COM 03/2015

Constitutional Court Decision Review: BVerfGE 1 BvR 471/10, 1 BvR 1181/10 – Balancing Religious Freedom and State Neutrality

Dr. Lasse Schuldt, DAAD Lecturer of Law, CPG, Faculty of Law, Thammasat University


I. Introduction

Germany’s “headscarf debate” has taken a new turn after a recent decision of the FederalConstitutional Court of Germany (the “Court”). With order of 27 January 2015 (published 13 March), the Court ruled on the constitutionality of a state (Land) law prohibiting public school teachers from wearing any religious clothing or symbol while teaching. The decision differs from the Court’s 2003 judgment on a comparable legal matter as the new ruling limits the lawmakers’ discretion in balancing religious freedom and state neutrality more narrowly than before.

II. The Facts

The Court pooled two separate individual constitutional complaints by two women who worked as educational staff – one as a teacher, the other as a social educator – in state schools in the Land North Rhine- Westphalia. Both applicants are Muslim women of German nationality and both of them consider the rule to cover oneself as an obligatory rule according to their Muslim belief. They entered the school service on the basis of private employment agreements in 1997 and 2001, respectively. Both of them used to cover their hair and neck by wearing a headscarf while working.

In 2005, the state legislative chamber of North Rhine-Westphalia inserted a revised provision into its Education Act (SchulG NW). According to § 57 sec. 4 sentence 1 SchulG NW, at school, teachers may not publicly express views of a political, religious, ideological or similar nature which are likely to endanger, or interfere with, the neutrality of the Land with regard to pupils and parents, or to endanger or disturb the political, religious and ideological peace at school. Pursuant to sentence 2, conduct that might create the impression among pupils or parents that a teacher advocates against human dignity, the principle of equal treatment, fundamental freedoms or the free democratic order is prohibited. However, under sentence 3, carrying out the educational mandate in accordance with the Constitution of the Land and presenting Christian and occidental educational and cultural values accordingly do not contradict the prohibition set out in sentence 1. By way of § 58 sentence 2 SchulG, these provisions apply not only to teachers but also to other educational staff, including socio-educational staff, employed by the Land.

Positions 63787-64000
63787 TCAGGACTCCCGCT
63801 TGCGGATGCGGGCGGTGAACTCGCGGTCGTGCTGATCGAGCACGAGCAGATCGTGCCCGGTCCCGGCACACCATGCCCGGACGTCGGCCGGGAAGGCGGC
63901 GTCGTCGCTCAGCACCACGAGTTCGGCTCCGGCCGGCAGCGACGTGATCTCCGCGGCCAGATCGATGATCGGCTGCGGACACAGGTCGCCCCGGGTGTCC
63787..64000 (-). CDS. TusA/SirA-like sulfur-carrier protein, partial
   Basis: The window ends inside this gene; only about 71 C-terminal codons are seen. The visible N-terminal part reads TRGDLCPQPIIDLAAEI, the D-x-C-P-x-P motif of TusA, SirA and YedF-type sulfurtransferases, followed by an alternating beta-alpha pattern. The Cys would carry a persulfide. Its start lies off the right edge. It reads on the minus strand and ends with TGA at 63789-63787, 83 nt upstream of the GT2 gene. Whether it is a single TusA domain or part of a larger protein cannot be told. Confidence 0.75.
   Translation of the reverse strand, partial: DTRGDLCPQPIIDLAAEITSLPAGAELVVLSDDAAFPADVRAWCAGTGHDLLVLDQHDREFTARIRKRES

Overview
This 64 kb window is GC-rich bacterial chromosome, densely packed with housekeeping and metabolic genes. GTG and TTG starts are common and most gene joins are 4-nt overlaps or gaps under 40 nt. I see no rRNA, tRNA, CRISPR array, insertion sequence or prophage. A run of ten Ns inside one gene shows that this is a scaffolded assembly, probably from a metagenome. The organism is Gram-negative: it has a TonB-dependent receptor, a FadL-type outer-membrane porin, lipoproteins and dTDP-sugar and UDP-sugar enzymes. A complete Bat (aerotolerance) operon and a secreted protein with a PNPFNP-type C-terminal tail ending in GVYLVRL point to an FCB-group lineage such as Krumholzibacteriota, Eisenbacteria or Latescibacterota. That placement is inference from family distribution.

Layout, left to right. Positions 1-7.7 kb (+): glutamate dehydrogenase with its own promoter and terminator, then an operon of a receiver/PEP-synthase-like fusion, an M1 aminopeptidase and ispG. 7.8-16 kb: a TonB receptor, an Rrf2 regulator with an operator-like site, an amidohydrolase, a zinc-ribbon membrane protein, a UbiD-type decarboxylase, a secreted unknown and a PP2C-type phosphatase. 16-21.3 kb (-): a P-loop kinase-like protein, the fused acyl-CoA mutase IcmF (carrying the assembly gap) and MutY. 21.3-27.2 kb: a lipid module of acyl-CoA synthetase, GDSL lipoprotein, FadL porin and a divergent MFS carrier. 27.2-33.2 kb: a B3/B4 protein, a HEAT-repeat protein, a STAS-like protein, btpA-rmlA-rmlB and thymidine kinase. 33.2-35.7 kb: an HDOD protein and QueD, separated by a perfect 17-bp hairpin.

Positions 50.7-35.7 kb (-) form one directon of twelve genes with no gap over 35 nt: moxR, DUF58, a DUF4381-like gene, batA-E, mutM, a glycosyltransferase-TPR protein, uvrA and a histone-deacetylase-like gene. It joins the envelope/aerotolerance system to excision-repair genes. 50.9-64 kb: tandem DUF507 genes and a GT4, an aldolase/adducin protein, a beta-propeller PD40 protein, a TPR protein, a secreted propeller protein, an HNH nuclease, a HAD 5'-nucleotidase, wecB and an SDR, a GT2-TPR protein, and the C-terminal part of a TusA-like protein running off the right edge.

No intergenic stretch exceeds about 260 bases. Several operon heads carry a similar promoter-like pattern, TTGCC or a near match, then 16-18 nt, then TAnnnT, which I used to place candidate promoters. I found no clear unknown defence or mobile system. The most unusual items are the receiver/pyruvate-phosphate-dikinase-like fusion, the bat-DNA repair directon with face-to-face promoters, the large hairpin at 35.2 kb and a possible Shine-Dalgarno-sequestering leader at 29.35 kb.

In 2005 and 2006 respectively, the school authority, citing the new law, requested the two claimants to remove their headscarves while on duty. One of them replaced the headscarf by a beret with a knit band and a polo-neck pullover. Nevertheless, she received a warning by the school authority. Her lawsuit, brought to the labour courts and directed at removing the warning from her personal file, was unsuccessful at all levels of jurisdiction. The other applicant refused to discard the headscarf, received a warning and was finally dismissed. Her lawsuits in the labour courts were equally unsuccessful.

III. The Decision

By a majority of six votes to two, the Court’s First Senate decided in favour of the two complainants.[1] The order found the labour court judgments in breach of their the freedom of faith and the freedom to profess a belief (Art. 4 secs. 1 and 2 of the Basic Law, Grundgesetz – GG). According to the First Senate, the labour courts did not take into account that the relevant sections of the Education Act have to be interpreted restrictively, in a way that is in conformity with the Constitution: In order to justify the prohibition of expressing religious beliefs by outer appearance or conduct, it shall not be sufficient that this expression constitutes an abstract danger. Rather, it has to constitute a sufficiently specific danger of impairing the peace at school or the state’s duty of neutrality.

1. Scope of Protection

The Court first emphasizes that state employees – like, in the present case, educational staff – can invoke freedom of faith against the state. The fact of being integrated into a certain state sphere of duties does not put into doubt the general ability to claim the protection by basic rights.[2] Furthermore, it is irrelevant whether the respective individual is a state employee under private law or a civil servant under public law.